Teaching academic language and critical thinking

A new article has appeared in the MinneTESOL Journal that focuses on understanding adult learners and scaffolding instruction to help students acquire the skills needed to succeed in reading and writing and to help students develop the complex thinking skills required to attain post-secondary goals.  I thought it was very interesting - and relevant for ABE or ESOL students - so wanted to share with colleagues: http://minnetesoljournal.org/spring-2014/teaching-for-developmental-diversity-an-approach-to-academic-language-and-critical-thinking



Hi Kim, Thank you for sharing this article. I can't wait to read it. I recently came across this latest MinneTESOL Journal on academic language and read several of the articles, but I missed this one. I especially appreciated the article "What's in a noun" dealing with text complexity, the piece by Kate Kinsella, "Cutting to the Common Core," and the article by Susan Ranney and her colleague's on "Academic Language Demands."  Kinsella provides several lists of useful sentence starters that teachers can use to support students to use academic language in their speaking and writing. The article by Ranney et al. provides a framework for lesson planning, adapted from Jeff Zwiers, that gives teachers a structure to ensure they address essential aspects of language in their teaching, including discourse, vocabulary and syntax.

These articles, though focused on K12, are very timely since the College and Career Readiness Standards are helping us to shift our focus in adult ESL in hugely important ways.

By the way, the new MinneTESOL Journal website is really beautiful! I want to encourage all list members to check it out!


Susan Finn Miller

Moderator, Assessment CoP

Thanks for sharing the article, Kimberly.

In reading through the article,Teaching for Developmental Diversity: An Approach to Academic Language and Critical Thinking, I found the classroom activities suggestions to be very helpful. It was validating to see peer review as one of the activities since in addition to clarifying learning outcomes for the cohort, it also builds a collaborative learning environment in the classroom.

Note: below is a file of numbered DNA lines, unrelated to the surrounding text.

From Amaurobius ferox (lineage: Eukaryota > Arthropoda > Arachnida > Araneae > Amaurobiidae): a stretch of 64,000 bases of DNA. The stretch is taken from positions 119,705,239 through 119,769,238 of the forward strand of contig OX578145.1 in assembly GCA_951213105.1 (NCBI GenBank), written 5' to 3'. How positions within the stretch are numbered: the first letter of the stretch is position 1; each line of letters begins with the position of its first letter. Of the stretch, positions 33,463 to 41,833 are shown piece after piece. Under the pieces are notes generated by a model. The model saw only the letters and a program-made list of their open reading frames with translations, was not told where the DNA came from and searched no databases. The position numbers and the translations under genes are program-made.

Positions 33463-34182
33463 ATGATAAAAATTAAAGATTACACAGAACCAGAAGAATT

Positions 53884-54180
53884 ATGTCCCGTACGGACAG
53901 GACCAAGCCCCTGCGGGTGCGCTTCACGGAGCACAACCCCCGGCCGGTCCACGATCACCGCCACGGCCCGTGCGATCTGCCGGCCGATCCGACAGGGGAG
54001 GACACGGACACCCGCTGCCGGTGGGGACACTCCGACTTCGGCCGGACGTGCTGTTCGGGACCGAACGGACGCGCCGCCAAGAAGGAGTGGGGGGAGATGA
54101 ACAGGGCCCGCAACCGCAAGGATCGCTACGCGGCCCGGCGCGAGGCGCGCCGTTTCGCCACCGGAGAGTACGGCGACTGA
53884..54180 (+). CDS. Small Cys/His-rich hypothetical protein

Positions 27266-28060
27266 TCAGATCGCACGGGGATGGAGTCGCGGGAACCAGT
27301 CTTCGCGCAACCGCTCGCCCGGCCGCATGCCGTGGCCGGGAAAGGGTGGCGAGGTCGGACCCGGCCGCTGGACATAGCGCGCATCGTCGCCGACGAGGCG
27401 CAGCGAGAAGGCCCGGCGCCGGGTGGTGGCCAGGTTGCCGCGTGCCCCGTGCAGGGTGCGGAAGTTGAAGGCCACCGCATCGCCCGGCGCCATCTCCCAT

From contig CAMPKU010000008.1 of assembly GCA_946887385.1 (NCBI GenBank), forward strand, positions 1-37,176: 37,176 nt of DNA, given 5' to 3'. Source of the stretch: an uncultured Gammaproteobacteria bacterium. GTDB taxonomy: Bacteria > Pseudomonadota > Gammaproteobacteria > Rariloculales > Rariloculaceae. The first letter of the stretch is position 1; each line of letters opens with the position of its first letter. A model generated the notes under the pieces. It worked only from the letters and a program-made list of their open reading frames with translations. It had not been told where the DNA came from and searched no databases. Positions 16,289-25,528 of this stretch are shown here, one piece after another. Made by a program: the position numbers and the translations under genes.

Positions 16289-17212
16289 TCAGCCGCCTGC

~ Priyanka Sharma
SME, Postsecondary Completion


Kim thank you for pointing out the article and the value of the developmental perspective. At an intuitive level, the diversity of the learners' skills and approaches suggests significant differences and the need to match our instructional approaches to the learners. We've seen such aptitude x treatment or trait x treatment interactions often discussed in our research literature.

Of late I've been weighing a stronger perspective about the self-regulated learner which has application regardless of the learners' developmental level (e.g., Taylor (2006); Keagen (1994)). Winne and Hadwin (1998) and Winne (2001) have provided a framework that helps us understand the learners' cognitive, motivational, and contextual factors influence on their learning processes. Linking the developmental perspective in the article that you included Kim could help provide a more nuanced understanding of the learners' needs and developing those meta-cognitive skills that one could expect to help their efficiency.

For example, in this Reading and Writing discussion group we've had several exchanges about learners' varying motivations for learning. Do they fit a developmental pattern? Maybe. Do they require thoughtful consideration in goal setting domains, pacing, criterion levels of performance. Yes. The self-regulated learning framework allows us to organize the information in lesson planning.

My main point is that when we're taking these perspectives into consideration for planning curricular and instructional choices, an integrated, coherent approach is valuable. How we do it is a topic for future discussion and maybe a little focused professional development. 

Here's the citations for important material on the self-regulated learning framework.

Jeffrey Alan Greene and Roger Azevedo. (September, 2007) A Theoretical Review of Winne and Hadwin's Model of Self-Regulated Learning: New Perspectives and Directions. Review of Educational Research77, 334-372 DOI: 10.3102/003465430303953 http://rer.sagepub.com/content/77/3/334 

Winne, P. H. (2001). Self-regulated learning viewed from models of information pro- cessing. In B. J. Zimmerman & D. H. Schunk (Eds.), Self-regulated learning and academic achievement: Theoretical perspectives (2nd ed., pp. 153–189). Mahwah, NJ: Lawrence Erlbaum.

Winne, P. H., & Hadwin, A. F. (1998). Studying as self-regulated learning. In D. J. Hacker, J. Dunlosky, & A. Graesser (Eds.), Metacognition in educational theory and practice (pp. 277–304). Hillsdale, NJ: Lawrence Erlbaum. 

Kind regards,
Reading and Writing Discussion Group Moderator